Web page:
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A Backpacking Sleeping Bag Buyer’s Guide – How to Rest Well

Imagine sleeping under the stars. The sight astonishes you and takes your breath away. You trace the lines of Orion’s belt and the handle of the Big Dipper with your eyes. It is quite spectacular. It is best completed when you have a proper sleeping bag. As such, a backpacking sleeping bag buyer’s guide is crucial to getting a good night’s rest. After reading this, you will be ready to rest easy under those stars.

The Top 5 Tips for Considering a Sleeping Bag

In a previous article, I wrote about many more tips for backpacking in addition to the ones below. With further a do, these are the top 5 tips when looking at sleeping bags.

  1. Do you prefer a low weight bag or some extra room? On my bed at home, it is quite luxurious. I have a comforter, extra pillows, and plenty of layers. Comfort is quite important to me. When backpacking, you have to consider whether you are okay with a heavier sleeping bag and more comfort or less comfort and less weight to carry.
  2. Try it before you buy it. When you sleep, you spend 8 hours, plus or minus, laying on your back. If you get improper sleep, the other 16 hours will be sure to feel the impact. There is no reason why you should not take the 5-10 extra minutes to get a feel of where you will be spending your multiple 8 hours of beauty rest. Be sure to roll around in it to get a feel for the bag’s comfort and spacing. You will get an idea of snugness.
  3. Get a sleeping bag for the temperature you’ll be in. Sleeping in the jungle is going to be quite different from resting in a desert. Their nighttime temperatures are quite unlike each other. If you are cold, you can always put on extra layers of clothing and, if you are too hot, you can always unzip the bag.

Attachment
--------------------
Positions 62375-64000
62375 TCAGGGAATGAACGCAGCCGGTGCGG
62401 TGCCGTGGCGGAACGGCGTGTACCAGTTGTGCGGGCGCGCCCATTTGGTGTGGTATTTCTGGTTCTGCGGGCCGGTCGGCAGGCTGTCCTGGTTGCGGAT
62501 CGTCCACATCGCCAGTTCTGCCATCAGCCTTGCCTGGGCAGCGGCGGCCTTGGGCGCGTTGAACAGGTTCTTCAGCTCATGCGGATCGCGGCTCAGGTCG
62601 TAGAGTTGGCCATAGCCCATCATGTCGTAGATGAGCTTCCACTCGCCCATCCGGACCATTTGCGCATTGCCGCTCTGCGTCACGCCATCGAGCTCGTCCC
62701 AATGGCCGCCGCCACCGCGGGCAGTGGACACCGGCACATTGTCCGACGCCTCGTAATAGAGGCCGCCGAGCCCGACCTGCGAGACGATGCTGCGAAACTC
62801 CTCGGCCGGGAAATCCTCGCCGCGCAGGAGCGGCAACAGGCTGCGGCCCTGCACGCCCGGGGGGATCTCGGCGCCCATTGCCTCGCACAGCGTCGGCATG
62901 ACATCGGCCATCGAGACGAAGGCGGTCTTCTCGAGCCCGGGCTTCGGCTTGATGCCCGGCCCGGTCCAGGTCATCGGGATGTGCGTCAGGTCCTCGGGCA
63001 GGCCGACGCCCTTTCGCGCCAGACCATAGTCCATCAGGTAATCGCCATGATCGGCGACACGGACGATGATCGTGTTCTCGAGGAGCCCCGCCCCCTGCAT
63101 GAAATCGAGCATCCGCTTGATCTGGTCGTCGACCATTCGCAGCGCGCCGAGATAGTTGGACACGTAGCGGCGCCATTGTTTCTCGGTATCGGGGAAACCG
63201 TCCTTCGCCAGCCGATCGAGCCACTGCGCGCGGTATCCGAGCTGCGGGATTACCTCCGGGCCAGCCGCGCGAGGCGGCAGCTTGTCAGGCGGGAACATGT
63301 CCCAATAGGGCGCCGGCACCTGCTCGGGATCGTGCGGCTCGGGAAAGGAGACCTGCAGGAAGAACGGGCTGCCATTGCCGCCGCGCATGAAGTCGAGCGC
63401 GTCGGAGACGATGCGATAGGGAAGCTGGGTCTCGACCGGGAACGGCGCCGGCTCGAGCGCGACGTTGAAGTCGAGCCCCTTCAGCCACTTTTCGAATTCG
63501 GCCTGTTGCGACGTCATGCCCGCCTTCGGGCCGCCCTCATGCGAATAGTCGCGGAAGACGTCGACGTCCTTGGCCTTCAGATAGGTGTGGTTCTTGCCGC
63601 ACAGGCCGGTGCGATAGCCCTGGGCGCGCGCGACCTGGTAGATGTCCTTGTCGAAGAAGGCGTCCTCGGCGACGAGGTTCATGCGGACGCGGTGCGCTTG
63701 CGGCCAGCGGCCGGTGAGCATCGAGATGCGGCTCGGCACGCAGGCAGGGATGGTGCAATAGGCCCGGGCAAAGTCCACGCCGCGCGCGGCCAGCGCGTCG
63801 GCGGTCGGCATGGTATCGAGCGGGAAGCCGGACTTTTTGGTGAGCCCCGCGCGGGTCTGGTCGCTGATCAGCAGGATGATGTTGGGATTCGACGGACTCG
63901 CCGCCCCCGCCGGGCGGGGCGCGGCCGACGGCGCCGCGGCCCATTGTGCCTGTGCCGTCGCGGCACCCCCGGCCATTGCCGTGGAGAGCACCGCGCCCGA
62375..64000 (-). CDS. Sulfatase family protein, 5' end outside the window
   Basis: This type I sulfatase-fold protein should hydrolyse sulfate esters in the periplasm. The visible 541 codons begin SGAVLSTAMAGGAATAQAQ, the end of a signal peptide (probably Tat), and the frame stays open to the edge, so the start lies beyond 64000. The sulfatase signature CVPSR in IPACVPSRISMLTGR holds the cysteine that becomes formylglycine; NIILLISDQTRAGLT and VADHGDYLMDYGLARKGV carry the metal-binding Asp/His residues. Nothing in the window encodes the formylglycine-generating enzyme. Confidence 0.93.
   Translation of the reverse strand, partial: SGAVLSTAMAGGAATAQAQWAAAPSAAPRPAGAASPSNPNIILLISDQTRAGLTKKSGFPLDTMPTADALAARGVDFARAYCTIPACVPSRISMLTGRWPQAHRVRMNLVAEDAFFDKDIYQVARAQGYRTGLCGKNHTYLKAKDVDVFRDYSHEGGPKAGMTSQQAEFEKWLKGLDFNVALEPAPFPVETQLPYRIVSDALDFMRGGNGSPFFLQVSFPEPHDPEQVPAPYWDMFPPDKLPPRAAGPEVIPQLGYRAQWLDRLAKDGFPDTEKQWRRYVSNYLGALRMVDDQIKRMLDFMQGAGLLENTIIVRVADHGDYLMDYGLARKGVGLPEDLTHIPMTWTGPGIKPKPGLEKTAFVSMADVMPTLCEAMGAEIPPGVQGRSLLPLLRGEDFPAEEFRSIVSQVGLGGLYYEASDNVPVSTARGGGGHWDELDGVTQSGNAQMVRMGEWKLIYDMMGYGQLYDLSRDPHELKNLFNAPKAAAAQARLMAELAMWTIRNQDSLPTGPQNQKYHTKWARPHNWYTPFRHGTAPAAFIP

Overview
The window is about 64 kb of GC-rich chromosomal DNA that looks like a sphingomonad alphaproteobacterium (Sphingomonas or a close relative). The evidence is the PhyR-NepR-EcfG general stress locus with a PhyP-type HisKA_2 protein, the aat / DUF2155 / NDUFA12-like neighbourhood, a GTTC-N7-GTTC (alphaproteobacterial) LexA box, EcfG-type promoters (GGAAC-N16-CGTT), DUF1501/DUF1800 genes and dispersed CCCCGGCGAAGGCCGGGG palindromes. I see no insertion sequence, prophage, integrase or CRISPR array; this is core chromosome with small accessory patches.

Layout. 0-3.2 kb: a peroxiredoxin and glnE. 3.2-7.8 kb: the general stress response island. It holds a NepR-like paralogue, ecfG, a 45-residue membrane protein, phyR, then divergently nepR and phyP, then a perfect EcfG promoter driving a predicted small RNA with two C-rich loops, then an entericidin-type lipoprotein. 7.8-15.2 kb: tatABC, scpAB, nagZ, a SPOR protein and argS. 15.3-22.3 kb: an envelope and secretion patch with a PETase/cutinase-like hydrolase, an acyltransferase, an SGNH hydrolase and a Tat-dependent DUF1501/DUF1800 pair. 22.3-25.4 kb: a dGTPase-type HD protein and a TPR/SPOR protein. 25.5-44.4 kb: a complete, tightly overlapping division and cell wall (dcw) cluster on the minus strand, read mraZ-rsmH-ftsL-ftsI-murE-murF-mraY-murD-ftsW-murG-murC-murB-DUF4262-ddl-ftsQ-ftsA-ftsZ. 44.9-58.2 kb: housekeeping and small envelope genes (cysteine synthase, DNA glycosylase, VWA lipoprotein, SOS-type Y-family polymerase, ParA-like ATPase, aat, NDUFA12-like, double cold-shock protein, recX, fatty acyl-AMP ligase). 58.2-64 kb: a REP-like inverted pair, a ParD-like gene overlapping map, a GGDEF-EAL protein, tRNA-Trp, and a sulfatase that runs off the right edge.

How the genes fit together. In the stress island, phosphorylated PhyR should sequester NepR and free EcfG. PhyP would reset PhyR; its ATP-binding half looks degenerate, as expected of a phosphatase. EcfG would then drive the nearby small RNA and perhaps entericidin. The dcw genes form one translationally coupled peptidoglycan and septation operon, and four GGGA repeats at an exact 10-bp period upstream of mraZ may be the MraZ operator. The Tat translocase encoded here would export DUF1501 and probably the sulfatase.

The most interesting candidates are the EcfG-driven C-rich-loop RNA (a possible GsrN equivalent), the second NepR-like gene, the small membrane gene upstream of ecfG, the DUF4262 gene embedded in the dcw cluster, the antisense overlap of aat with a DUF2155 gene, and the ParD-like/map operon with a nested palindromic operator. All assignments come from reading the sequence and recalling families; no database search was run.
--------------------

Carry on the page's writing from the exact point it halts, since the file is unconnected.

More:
4. You get more wiggle room in a big bag, but less warmth. Choosing a sleeping bag is all about maximizing your comfort. You will be spending a third of your day in one, so it is important that you choose one you will enjoy. If you go big, you will have more flexibility and comfort, but less warmth and it will take up more space in your backpack.
  5. A longer size provides more room and flexibility. If you are Winter backpacking or camping, this is a must. When you choose the longer size, you can store some gear in your sleeping bag with you, providing easy access to anything you might need. If it is cold out, you can always dive deeper into the bag to keep you warm.

Temperature Ratings, Staying Comfortable

When you fall asleep, your body produces a lot less heat than it would during the day. It cools down at night, so it is important to have proper covers to maintain the right temperature for your body. When looking at sleeping bags, you can expect to find 3 kinds of temperature rating.

Summer season sleeping bags are designed for 32 °F (0 °C) and higher. These are best for those backpacking during the Summer. When it is warm outside, you will want this.

3-Season sleeping bags are for when the weather is between 10 °F and 32 °F (-12 °C to 0 °C) . These kind are best for Fall, Spring, Summer, and early or late Winter.

Winter sleeping bags are designed to keep you warm. The minimum temperature each one can handle varies, but they are designed for anything below 10 °F (-12 °C).

Please be aware that these are rough guidelines. Sleeping bags are manufactured on a broad scale, so they may not be designed specifically for the environment you will backpack to. Take what the manufacturer says into account. They will know best about their bag. 

Geese, Ducks, Synthetics, and a Combination

When it comes to insulation types in sleeping bags, there are three main types—down, synthetic, and a combination. Ideal insulation will keep you at a comfortable temperature when sleeping.